Rick's Tech Talk

All Tech Talk, Most of the Time

Best Practice: Keeping an Electronic Notebook

My electronic notebook saved me today. I had a technical problem here at work, involving some old internal software. I vaguely remember using this software, but instead of rummaging through old e-mails or polling my co-workers I grepped my electronic notebook. I was able to find notes from the first time I used this software nearly two years ago. Rereading these put enough details into my head to be back "up to speed." I felt pretty smug. Electronic notebooks are my personal "best practice."

So what are these electronic notebooks? They're text files. One text file for every working day. (Each file is named MMDDYY.txt.) Each text file is a running log for what I was doing at the computer that day. This is what my electronic notebook directory looks like:

Screenshot of my Notebook Directory

Most of what I capture in these files are arcane command lines that I happen to concoct. Here's one from from 2004 (September 30, to be precise), using sed to break up a file with no line breaks on the string "eor".

% cat -n foobar
     1  Thiseoriseoraeoroneeorlineeorfile.

% sed -e 's/eor/\
/g' foobar

Another kind of entry that I make are errors that I see, and what I did to resolve them. Here's a C++ compilation error for some code I was trying out (to help with my Tetris project):

(BASE) 19:46:19 514> make
g++  -g  -c -o Picture.o Picture.cpp
Picture.cpp: In function `Picture operator&(const Picture&, const Picture&)':
Picture.cpp:127: error: cannot call member function `int Picture::max(int, int)' without object
make: *** [Picture.o] Error 1

The resolution? In my notes I wrote "I needed to make this a STATIC method!" (Translation: In my Picture.h file, I changed "int max(int, int)" to "static int max(int, int)").

My notebook files contain anything and everything that I might want to remember or lookup in the future. It contains people's names, phone numbers, conference bridge lines, WebEx URLs, directory paths, useful websites, book titles, Java CLASSPATHs and (of course) snippets of code. The one nod to "structure" is that for every entry in a file, I separate it with a "*", and a brief message. It's a headline for the notebook entry. Here's the single entry for my first day at work at my new job:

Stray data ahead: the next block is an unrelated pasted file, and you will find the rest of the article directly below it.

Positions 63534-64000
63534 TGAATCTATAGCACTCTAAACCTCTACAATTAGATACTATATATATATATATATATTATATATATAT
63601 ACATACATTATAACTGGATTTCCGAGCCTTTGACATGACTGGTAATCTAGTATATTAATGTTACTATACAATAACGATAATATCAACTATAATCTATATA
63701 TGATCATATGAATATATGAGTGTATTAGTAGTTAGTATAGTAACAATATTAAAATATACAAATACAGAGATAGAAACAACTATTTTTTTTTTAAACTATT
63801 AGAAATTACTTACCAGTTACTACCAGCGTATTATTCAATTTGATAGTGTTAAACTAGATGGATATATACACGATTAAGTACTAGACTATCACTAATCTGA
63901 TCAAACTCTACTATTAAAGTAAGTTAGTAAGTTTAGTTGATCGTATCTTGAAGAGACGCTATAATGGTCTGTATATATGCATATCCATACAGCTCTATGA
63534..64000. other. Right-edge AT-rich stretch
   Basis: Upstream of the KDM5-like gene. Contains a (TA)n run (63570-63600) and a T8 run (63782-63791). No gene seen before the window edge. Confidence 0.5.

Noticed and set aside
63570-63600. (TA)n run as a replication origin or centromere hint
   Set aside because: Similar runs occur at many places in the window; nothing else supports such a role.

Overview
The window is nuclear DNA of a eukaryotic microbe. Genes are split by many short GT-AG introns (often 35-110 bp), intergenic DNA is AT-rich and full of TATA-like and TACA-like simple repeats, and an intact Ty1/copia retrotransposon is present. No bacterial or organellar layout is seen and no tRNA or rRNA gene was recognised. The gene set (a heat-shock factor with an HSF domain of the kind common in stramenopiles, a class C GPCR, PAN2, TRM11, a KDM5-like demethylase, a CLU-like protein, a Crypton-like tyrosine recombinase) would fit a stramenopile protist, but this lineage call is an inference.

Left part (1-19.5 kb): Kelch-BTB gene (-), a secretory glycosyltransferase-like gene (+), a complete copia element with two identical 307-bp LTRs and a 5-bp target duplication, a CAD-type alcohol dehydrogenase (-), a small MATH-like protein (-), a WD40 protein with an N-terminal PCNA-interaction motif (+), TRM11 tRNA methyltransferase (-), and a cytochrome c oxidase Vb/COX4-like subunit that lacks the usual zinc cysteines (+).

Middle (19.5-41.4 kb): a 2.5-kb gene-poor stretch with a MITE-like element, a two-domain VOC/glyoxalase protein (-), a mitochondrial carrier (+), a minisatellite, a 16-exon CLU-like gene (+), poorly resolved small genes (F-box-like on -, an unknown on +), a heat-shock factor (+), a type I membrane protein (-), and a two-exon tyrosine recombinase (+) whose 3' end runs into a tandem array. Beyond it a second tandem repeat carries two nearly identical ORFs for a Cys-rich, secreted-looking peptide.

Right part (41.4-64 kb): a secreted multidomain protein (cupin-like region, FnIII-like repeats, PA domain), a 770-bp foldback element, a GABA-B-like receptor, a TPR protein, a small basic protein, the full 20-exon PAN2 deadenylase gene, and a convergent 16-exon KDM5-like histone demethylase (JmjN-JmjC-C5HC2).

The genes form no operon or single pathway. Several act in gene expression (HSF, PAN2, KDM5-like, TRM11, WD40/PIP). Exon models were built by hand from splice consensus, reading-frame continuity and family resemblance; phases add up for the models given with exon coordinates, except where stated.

rumali@rumali-t60a /cygdrive/c/DOCUME~1/rumali/MYDOCU~1/Notebook
(BASE) 13:15:03 660> egrep '^\* ' 042604.txt
* Weird Cygwin Error When Accessing BASH Without Network

Here's the second day (excerpted):

rumali@rumali-t60a /cygdrive/c/DOCUME~1/rumali/MYDOCU~1/Notebook
(BASE) 13:15:15 662> egrep '^\* ' 042704.txt
* What Perl is Running When Running update_reference.bat?
* How to Get Engine (dgraph) Stats
* Issues with Starting Tomcat on Laptop
* Installing the Reference Application
* What Perl is Running When Running update_reference.bat?
* From Cygwin, Accessing Binaries (jcd)
* An Alternate to GREP (sed)
* Debugging: Working Through Forge Error
* Tomcat: Mucking with Service Installation
* Debugging: Adding --debug to RunCommand.pl (in .BAT scripts)
* Getting at JCD Status (http://localhost:8088/status)

Separating entries in this manner allows me to glance at a single day's file to see what I might have tackled. Add client names if you're a consultant or sales engineer. Add case numbers if you're in technical support. This ability to produce "sections" adds just enough structure to make things useful. (And as a billable consultant, this sometimes helps with the time keeping.)

The habit of writing notes like these started with my second job out of college. I was doing lots of SQL and UNIX work, and nothing was well documented. That work was perfect for this practice. Reviewing the daily entries reinforced what I was doing. Reviewing the issues and how I got out of them paid off when the same error occurred the next time, whether it was one day later, one week later, or even many years later.

You might put all of these notebook files into a database or search engine, but I wouldn't go through too much trouble. As long as they're textual, you can grab the content using simple tools. The key is simplicity: simple to enter, simple to look up.

I have over 1400 of these files for my current job. This is my raw knowledgebase, a rough copy of what went through my brain. When I think of all the daily technical habits I have, this is the one with the best dividends.